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Rhode Island Updates Tax Credits

August 29, 2022

Attention Rhode Islanders…Governor Dan McKee recently signed legislation modifying the Rebuild Rhode Island Tax Credit, RI Qualified Job Incentive Act of 2015 and more. Here’s what you should know.

What’s new in Rhode Island? You will want to read up on some important modifications and extensions to certain tax credits We have the details here.

What has changed?

  1. Certain sunset dates have been extended

    The Rebuild Rhode Island Tax Credit and tax credits related to the Rhode Island Qualified Jobs Incentive Act of 2015 program now have a sunset date of December 31, 2023 (formerly December 31, 2022). Rebuild RI helps companies with real estate projects for which they are having difficulty raising sufficient funding. The program provides financing through redeemable tax credits which can cover up to 30% of project costs. Jobs Incentive credits provide redeemable credits for up to 10 years.

    The popular Historic Preservation Tax Credits 2013 program targeting historic structures has been extended from June 30, 2022 to sunset on June 30, 2023, or whenever maximum aggregate credits are met, whichever comes first.
  2. Limits to motion picture production company tax credit raised

    For the 2022 tax year, a maximum of $30 million in total tax credits can be issued for motion picture tax credits and/or musical and theatrical production tax credits to encourage development within the motion picture industry in Rhode Island.
    Under the new law, exclusively for tax years 2023 and 2024, the total amount of production tax credits has been raised to a maximum of $40 million. The credit program is scheduled to sunset in July 2027.

  3. New definitions under Healthcare for the Stay Invested in RI Wavemaker Fellowship Fund

    The Wavemaker fellowship program is used to strengthen the workforce in STEM (Science, Technology, Engineering and Mathematics) fields. It offers student loan reimbursement for graduates working in STEM and certain design fields. It has now been expanded to include health and mental health professionals, while other definitions under this initiative have been updated and revised. A “healthcare applicant” refers to any applicant who meets the eligibility criteria and works full- as a high-demand healthcare practitioner or mental health professional.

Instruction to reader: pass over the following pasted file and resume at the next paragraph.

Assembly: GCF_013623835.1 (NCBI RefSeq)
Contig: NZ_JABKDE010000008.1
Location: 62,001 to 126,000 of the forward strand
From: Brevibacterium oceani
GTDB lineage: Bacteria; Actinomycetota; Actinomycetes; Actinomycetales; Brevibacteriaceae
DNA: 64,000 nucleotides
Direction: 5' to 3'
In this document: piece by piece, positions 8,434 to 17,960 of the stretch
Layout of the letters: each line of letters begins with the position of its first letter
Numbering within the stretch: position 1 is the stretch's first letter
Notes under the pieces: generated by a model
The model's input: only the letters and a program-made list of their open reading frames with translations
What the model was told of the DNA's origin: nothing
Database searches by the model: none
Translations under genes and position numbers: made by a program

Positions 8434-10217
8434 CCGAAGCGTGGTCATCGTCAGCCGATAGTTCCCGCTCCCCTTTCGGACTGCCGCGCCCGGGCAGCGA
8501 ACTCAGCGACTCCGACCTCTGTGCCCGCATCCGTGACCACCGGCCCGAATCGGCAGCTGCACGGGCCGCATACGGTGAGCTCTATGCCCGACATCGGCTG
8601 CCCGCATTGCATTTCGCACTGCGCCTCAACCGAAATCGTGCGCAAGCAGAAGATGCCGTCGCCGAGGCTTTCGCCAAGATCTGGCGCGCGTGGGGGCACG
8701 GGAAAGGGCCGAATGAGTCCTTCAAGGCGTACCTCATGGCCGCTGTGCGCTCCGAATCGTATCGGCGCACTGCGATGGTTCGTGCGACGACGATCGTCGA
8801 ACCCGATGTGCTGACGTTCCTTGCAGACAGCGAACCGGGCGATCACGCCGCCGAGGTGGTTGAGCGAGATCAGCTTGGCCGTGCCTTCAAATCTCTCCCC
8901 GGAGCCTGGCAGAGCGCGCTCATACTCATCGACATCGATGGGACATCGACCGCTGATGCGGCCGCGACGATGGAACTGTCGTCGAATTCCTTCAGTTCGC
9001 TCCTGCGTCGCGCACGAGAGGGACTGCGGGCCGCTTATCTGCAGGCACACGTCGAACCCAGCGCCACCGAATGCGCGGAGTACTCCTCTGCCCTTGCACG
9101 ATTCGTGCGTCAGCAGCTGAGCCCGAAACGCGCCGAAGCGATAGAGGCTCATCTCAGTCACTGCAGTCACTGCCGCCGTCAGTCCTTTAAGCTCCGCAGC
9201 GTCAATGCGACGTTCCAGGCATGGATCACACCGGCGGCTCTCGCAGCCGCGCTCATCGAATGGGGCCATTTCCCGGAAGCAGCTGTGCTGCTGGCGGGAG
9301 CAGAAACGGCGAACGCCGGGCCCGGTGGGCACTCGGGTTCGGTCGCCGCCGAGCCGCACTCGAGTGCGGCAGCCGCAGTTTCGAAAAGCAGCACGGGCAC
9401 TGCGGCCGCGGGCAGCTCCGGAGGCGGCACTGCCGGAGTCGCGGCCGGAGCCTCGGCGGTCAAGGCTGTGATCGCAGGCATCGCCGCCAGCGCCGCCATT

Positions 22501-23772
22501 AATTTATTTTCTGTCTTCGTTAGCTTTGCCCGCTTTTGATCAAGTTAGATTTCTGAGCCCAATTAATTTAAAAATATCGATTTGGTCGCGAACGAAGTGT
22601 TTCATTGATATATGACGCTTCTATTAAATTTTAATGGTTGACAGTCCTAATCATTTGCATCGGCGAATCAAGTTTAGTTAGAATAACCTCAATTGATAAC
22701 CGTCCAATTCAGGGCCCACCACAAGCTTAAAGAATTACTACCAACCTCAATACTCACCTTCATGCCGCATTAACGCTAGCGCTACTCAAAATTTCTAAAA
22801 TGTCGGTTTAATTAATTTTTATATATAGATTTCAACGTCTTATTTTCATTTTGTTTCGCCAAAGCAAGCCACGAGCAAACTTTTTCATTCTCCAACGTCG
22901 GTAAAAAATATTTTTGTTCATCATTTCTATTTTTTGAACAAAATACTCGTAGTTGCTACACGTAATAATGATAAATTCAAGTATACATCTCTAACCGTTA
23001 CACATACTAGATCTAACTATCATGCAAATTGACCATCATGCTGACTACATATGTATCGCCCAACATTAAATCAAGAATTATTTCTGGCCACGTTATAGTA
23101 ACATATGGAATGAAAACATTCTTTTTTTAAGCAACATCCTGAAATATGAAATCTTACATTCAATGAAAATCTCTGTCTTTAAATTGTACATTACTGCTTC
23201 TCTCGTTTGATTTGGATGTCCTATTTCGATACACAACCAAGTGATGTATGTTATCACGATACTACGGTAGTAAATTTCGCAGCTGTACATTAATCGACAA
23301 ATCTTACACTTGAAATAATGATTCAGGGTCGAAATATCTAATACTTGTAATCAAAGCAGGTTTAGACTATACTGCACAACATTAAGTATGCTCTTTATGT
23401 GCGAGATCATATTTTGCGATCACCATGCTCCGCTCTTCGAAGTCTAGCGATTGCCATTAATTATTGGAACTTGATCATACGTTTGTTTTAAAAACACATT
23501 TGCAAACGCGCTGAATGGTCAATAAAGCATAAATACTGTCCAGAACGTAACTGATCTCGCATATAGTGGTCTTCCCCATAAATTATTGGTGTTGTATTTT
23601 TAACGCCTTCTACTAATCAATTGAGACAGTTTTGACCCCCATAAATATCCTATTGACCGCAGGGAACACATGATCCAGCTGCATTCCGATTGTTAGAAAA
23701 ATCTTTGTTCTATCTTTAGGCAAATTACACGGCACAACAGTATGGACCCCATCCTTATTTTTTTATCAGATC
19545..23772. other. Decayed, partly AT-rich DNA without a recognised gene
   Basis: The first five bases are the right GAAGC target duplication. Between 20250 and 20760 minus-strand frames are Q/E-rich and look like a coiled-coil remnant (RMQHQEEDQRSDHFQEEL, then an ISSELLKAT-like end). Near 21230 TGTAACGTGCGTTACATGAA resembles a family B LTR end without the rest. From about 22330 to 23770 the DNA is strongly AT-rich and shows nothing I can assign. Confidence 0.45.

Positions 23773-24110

The fund will be used to redeem tax credits applied against the tax liability of any healthcare applicant who received an award on or after July 1, 2022. Additionally, the sunset date for all incentives and credits authorized by the Wavemaker Fellowship is extended to December 31, 2023 (from December 31, 2022).
  4. Child Tax Rebates- Check out our blog, . Essentially, The Rhode Island Child Tax Rebate is part of the fiscal year 2023 budget signed by the governor in June. Under the new program, RI residents making up to $100,000 (individual) and $200,000 (joint-filers) are eligible for child tax rebates of $250 per child, for up to three children (maximum $750 in rebates). Nearly 115,000 families are expected to benefit.
  5. Cannabis tax- RI has legalized adult recreational use of cannabis in the state. The legislation calls for a 20% tax rate, split as follows:
    • 10% state excise tax
    • 7% sales tax
    • 3% tax by the municipality where the cannabis is sold
    The state taxes do not apply to the sale of cannabis products by a medical marijuana treatment center to entities with compassion center permits (like cardholders and caregivers).
  6. Retirement income exemption increase-Eligible taxpayers can exclude up to $20,000 of their federally taxable income from pensions, 401(k)s and annuities from income tax. This applies to qualified taxpayers who have reached full retirement age as defined by the Social Security Administration. Find your full retirement age here:
  7. Reduced interest rate for delinquent tax payments-Starting January 1, 2023, the minimum interest rate will drop to 12% (from 18%) for delinquent tax payments (applies to all tax types not held in trust for the state).
  8. Property tax relief- The maximum income level for taxpayers to qualify for the $600 property tax credit has increased to $35,000 (from $30,000).
  9. Sales tax exemptions- A few exemptions to sales and use tax were added:
    • Funeral items (expanded to include burial containers, urn liners, urn vaults, grave liners, grave vaults, burial tent setups and prayer cards)
    • Breast pumps and storage supplies
    • Trade in value of motorcycles
  10. Electronic filing and payment mandate for large business taxpayers- Large business registrant taxpayers are now required to electronically file returns and remit taxes. This applies to any person who operates as a business and has over $5,000 in combined annual liability for all taxes administered by the DOT and whose annual gross income exceeds $100,000 for the entity. There are penalties for noncompliance!

Questions on the changes? Contact us.

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